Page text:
Theatre Review: Helen’s Necklace

A quiet, intimate production, thoughtfully presented, but at times, doesn't quite leave the shallow end.

Lee Majdoub and Tracey Moore star in Helen's Necklace, playing at The Belfry until March 3.

“We cannot go on living like this.” – Helen

For the first time in many years, Belfry Theatre has opened up its smaller studio space to its own programming: “Helen’s Necklace” by Carole Fréchette. It is a quiet, intimate production, thoughtfully presented. At times, though, it does not quite leave the shallow end.

Fréchette wrote “Helen’s Necklace” (translated from the original French by John Murrell) after spending some time in Lebanon. A one-act play, the action takes place during a lengthy cab ride with many stops. Helen (Tracey Moore) searches for her lost necklace, made of cheap plastic but of immense personal value, in a nameless Arab country. She comes across many locals, all played by the same actor (Lee Majdoub). Helen’s Western values meet the troubled reactions of a war-torn country. As Helen comes to accept her loss, she is — in a way — found.

Tracey Moore as Helen shows courage in displaying unattractive self-regard. She almost does a number of face-plants as she pursues her mission. Demurely she reins herself in, trying to conceal her need to find the necklace. As her character’s arc moves from self-interest to self-forgetting, Moore displays glimpses of Helen’s humanity; however, I could not help but feel as if Moore’s characterization stopped short of the deep end. The transformation would have been more radical, and affecting, had it plunged into sadness and compassion rather than wading in part of the way. I suspect that, as the play continues its run, Moore will bring Helen to the depths she requires (and craves).

Lee Majdoub performs all of the other roles in the play: Nabil the taxi driver, Foreman, Woman, Man and Vagrant. Majdoub is the emotional centre. Director James Fagan Tait wisely directs Majdoub to avoid pyrotechnics in each characterization. Instead, the characters are variations on a theme, the same face linking their common humanity. At times, Majdoub’s waters run quite deep.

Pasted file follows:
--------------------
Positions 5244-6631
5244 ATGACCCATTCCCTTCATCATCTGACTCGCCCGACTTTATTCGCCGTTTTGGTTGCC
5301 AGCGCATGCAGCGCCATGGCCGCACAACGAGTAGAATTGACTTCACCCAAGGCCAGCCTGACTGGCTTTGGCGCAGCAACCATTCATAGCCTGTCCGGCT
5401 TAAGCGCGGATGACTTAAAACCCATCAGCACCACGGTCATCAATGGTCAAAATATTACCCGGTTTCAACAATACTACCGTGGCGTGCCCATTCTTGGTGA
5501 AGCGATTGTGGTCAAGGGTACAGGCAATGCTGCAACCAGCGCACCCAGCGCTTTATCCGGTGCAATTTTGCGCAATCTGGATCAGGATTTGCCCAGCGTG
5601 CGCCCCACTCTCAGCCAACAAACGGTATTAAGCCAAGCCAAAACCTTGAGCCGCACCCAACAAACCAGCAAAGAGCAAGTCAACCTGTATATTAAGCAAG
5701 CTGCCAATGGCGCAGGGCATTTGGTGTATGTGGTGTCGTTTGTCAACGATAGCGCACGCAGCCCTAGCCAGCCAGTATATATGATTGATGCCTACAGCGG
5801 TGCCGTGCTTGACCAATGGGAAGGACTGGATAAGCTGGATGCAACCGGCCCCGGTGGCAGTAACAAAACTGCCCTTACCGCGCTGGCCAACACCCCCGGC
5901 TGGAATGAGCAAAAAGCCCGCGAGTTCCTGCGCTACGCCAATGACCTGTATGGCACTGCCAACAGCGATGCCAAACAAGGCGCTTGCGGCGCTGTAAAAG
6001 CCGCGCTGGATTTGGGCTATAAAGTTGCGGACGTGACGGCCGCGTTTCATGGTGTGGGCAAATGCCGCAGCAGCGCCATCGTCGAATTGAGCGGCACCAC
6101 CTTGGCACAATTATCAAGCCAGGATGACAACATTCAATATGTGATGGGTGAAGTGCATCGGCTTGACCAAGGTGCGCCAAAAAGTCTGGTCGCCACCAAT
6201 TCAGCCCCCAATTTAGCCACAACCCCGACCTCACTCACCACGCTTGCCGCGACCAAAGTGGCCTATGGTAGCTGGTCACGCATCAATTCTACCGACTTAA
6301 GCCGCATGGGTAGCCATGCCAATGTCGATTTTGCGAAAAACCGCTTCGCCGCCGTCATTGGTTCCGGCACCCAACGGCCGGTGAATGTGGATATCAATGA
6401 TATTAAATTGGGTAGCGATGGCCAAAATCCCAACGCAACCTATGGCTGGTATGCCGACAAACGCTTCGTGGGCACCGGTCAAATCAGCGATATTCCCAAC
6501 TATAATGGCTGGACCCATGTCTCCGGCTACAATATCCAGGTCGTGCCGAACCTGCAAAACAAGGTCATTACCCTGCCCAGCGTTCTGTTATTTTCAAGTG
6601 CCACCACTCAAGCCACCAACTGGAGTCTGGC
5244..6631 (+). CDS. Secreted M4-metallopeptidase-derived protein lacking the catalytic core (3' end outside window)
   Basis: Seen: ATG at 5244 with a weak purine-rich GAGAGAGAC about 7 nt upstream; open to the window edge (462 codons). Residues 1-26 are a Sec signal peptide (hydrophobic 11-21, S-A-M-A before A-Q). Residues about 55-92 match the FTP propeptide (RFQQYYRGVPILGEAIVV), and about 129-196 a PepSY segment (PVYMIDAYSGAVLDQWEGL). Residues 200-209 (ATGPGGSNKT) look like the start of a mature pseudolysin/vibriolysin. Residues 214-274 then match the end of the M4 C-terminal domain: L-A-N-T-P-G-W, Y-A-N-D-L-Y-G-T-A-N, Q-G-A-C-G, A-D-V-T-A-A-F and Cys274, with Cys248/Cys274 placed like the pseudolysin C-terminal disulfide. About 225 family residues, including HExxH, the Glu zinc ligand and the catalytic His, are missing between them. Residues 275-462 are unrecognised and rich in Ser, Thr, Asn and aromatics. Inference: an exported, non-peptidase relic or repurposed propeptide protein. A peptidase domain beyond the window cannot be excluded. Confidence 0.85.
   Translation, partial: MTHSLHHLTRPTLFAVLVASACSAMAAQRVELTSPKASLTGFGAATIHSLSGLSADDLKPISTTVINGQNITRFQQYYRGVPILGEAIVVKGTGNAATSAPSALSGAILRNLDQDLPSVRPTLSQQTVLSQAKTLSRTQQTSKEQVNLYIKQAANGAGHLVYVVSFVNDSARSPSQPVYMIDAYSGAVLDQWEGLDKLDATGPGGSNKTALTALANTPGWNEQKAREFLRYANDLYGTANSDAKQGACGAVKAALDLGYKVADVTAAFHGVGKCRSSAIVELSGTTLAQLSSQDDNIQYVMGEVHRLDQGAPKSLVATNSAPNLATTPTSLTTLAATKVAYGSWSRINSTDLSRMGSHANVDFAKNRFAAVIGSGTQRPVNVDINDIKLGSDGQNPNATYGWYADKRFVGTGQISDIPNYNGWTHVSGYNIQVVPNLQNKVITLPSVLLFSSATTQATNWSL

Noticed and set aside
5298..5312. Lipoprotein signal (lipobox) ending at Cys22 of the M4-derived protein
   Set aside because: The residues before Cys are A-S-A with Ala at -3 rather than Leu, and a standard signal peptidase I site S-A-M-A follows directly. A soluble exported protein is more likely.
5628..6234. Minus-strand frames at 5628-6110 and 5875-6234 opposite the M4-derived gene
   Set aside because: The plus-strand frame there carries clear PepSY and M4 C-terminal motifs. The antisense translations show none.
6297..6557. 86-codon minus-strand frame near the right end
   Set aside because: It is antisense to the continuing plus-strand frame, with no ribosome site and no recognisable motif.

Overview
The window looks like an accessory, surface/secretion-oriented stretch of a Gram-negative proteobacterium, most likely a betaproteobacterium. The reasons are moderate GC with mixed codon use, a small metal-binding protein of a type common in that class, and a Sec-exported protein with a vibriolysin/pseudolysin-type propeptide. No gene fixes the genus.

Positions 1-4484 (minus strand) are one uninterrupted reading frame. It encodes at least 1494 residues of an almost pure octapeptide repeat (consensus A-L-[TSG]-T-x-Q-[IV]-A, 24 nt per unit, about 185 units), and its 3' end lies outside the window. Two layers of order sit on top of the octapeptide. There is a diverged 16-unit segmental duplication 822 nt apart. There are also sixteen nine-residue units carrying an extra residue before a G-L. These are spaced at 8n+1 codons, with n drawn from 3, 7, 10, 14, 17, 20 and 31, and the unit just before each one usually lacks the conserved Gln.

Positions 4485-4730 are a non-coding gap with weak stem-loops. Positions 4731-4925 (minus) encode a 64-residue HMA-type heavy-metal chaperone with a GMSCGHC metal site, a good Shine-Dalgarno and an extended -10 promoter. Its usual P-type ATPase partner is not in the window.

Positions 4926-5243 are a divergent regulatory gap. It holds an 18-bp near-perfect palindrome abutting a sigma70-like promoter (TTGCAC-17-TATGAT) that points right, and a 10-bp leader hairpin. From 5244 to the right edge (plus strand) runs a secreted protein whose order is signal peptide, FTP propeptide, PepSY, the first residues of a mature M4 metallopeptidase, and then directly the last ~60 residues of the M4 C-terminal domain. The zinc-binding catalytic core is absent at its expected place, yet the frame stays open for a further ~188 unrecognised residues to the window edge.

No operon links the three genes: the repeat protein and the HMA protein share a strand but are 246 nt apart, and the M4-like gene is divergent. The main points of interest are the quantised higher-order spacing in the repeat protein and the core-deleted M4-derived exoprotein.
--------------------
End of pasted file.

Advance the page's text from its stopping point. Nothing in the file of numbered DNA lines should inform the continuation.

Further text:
Carole Klemm created a wonderful minimalist set. A square, raised platform of stony appearance sits in the centre of the stage. It is adorned with Middle-Eastern motifs, and features a lonely barred window at ground level. The effect is mysterious and somewhat sinister. A painted backdrop of blue sky and wispy clouds frames Helen as she sits in the lone wooden chair on top. The ironic invocation is that of statues of Our Lady in countless naves. Bryan Kenney’s lighting design subtly accents Helen’s distance from, or intimacy to, the characters she meets.

Helen’s Necklace by Carole Fréchette

Directed by James Fagan Tait

Cast: Lee Majdoub (Nabil and others), Tracey Moore (Helen)

Set Design by Carole Klemm

Costume Design by Erin Macklem

Lighting Design by Bryan Kenney

Sound Design by Michael Rinaldi

Stage Manager: Sandra McEwing

Running Time: 65 minutes

Helen’s Necklace runs at The Belfry Wednesday to Saturday at 8pm, Saturday at 4pm and Sunday at 2pm until March 3. Tickets at belfry.bc.ca or 250-385-6815.

 

Review by Brent Schaus

arts@mondaymag.com

Just Posted

Rock the Shores will not happen in 2019, long-term future uncertain

Atomique Productions makes announcement over weekend about popular music festival

Souper Bowls cook up support for Victoria youth

Youth Empowerment Society fundraising event set for April 4 at Crystal Gardens

REVIEW: Devilish doppelgangers horrify family in Us

Robert Moyes riffs on the latest film from Oscar winning writer-director Jordan Peele

Raffi ready to give howling good performance at the Royal

Children’s folk singer promoting new album, will also perform old favourites

Most Read